BILL LEGALIZES DISCRIMINATION
Bill to legalize discrimination based on military service approved by Ministerial Committee on Legislation .
Adalah (“Justice” in Arabic). June 6, 2013
Bill affords preferences in work, rent, land purchase, governmental services, and university admission
On 16 June 2013, the Ministerial Committee on Legislation approved the proposed “Contributors to the State” bill which institutes preferential treatment to citizens who contribute to the state (i.e. serving in the military or the civil service), including preference in hiring, in job salaries and in receiving services such as student housing, higher education and allocation of land for housing. The bill states that such preferential treatment shall not be considered discrimination as prohibited by Israeli law. The bill also includes consequential amendments to other laws designed to fulfill the purpose of this bill, including preference in hiring for civil service jobs that are currently provided to different populations such as minorities.
Adalah: Law endorses discrimination in work, education, land, and government services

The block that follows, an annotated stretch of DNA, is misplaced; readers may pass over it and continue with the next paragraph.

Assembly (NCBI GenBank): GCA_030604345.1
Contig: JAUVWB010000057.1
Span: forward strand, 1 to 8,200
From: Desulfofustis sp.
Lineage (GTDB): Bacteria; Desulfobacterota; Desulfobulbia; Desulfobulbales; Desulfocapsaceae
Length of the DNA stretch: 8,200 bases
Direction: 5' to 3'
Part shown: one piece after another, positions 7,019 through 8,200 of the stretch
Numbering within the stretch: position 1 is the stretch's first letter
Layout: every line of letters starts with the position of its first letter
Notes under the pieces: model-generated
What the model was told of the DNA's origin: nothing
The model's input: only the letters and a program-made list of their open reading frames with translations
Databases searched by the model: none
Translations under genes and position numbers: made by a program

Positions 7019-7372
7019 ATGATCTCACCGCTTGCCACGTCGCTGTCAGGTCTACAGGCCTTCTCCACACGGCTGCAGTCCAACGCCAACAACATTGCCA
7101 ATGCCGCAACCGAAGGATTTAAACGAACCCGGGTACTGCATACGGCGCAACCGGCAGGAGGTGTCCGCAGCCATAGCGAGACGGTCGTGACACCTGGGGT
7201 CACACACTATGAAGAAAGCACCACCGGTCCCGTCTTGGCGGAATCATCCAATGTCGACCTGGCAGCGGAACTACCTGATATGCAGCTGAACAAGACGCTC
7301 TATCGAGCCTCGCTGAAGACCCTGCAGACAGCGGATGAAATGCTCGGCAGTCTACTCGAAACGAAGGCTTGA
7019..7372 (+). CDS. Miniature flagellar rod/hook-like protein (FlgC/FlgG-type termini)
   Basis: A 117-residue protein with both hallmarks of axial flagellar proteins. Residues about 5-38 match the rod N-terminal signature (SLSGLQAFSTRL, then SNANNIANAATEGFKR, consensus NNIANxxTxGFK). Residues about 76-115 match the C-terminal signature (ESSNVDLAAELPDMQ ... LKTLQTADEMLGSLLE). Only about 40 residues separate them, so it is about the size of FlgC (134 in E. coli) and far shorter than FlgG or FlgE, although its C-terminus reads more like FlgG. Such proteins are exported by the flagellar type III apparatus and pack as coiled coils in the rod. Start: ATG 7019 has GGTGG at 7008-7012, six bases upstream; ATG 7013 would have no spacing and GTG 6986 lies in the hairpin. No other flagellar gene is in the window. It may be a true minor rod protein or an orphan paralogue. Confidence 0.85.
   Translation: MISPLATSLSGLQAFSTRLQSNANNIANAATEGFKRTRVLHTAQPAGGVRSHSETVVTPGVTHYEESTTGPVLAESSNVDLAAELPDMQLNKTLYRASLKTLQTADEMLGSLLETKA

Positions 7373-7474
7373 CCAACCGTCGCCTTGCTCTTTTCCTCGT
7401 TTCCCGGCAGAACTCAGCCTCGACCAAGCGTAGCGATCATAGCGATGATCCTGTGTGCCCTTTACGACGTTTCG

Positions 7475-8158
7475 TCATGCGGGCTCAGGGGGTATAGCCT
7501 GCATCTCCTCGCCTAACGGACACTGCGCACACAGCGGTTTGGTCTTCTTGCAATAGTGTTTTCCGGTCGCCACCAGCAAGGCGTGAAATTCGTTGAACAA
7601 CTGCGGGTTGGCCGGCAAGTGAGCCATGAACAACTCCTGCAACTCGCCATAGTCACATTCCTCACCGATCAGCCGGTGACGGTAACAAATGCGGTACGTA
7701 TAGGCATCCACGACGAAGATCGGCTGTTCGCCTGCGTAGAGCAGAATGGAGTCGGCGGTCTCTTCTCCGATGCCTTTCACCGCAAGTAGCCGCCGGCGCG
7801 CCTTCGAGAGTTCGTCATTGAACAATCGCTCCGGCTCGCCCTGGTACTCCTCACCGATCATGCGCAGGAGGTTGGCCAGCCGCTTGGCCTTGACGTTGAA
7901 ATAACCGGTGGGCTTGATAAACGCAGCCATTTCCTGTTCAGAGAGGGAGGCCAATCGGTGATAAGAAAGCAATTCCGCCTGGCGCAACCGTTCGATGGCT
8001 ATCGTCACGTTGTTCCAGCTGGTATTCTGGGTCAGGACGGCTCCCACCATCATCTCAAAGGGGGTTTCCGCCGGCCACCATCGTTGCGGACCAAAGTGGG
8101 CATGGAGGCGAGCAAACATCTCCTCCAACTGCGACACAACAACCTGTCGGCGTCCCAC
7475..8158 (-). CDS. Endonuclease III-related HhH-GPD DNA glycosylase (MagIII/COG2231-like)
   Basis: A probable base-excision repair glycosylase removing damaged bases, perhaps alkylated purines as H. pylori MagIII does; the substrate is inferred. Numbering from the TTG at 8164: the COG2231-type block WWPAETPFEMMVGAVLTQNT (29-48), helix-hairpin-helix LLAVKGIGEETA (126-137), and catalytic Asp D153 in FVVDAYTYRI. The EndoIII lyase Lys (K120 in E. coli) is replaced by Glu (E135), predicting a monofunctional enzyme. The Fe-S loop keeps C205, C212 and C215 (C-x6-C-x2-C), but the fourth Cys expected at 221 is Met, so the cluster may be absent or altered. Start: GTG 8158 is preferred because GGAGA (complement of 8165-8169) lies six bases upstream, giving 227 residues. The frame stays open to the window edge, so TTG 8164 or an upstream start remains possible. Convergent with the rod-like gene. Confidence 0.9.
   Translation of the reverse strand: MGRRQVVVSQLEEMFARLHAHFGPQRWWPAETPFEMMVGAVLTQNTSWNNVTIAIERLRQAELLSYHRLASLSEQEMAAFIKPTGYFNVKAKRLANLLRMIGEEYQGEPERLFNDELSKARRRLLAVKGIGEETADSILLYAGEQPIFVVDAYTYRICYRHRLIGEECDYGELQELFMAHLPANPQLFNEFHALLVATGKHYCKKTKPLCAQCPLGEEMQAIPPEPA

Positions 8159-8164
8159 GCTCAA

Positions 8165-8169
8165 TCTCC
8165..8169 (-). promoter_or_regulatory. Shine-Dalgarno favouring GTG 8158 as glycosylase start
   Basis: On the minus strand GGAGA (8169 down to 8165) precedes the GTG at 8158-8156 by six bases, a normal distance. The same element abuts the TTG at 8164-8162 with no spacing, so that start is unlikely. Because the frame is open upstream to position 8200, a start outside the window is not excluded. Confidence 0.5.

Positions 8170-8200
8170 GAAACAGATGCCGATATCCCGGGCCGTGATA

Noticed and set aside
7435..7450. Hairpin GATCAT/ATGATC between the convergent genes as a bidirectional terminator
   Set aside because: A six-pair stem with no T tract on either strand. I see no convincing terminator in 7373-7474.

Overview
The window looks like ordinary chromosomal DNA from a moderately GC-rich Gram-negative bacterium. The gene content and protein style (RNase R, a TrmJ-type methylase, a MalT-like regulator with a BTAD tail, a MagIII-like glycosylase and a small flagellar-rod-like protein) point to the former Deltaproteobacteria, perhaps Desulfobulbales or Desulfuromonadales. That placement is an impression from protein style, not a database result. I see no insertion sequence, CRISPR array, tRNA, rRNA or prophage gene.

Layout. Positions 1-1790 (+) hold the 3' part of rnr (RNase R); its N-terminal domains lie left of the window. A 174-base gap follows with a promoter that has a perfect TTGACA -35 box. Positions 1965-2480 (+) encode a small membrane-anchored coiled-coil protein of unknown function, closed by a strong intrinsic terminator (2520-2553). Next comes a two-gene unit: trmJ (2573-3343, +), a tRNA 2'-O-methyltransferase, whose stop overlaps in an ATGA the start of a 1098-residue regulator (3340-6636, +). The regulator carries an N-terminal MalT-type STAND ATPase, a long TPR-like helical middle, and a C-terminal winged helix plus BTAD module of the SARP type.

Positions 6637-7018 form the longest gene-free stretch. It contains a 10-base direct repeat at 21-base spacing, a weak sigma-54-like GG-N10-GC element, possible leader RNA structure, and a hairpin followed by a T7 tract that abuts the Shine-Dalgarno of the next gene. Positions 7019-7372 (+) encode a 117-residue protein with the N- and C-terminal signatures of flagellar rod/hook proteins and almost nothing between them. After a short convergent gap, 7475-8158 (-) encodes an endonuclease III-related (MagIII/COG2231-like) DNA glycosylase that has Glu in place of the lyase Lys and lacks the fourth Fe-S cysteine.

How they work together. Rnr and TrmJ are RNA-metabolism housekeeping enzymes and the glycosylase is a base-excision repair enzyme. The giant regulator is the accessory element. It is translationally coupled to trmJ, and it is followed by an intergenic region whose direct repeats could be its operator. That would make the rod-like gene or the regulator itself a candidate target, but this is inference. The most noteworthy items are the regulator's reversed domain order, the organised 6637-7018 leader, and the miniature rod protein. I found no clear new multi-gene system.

Before the vote, Adalah sent an urgent letter to the members of the Ministerial Committee urging them to reject the bill, as it is an unconstitutional violation of the basic rights of Palestinian citizens of the state.
Bill describes Palestinian citizens as a hostile group
Adalah Attorney Sawsan Zaher wrote that, “This bill is directed at all Palestinian citizens who are exempted, for political and historical reasons, from military service. If we examine the bill, we see that it describes Palestinian citizens as an “outsider” group, even as a hostile group, who should not receive equal rights, nor do they deserve them. This bill violates the constitutional rights of Palestinian citizens, including their rights to dignity and equality.”
Today discrimination against all of Palestinian citizens of Israel remains strong. Rather than using legislation to counter this discrimination, the Knesset is continuing to seriously consider laws that legitimize and justify identity-based discrimination in the country.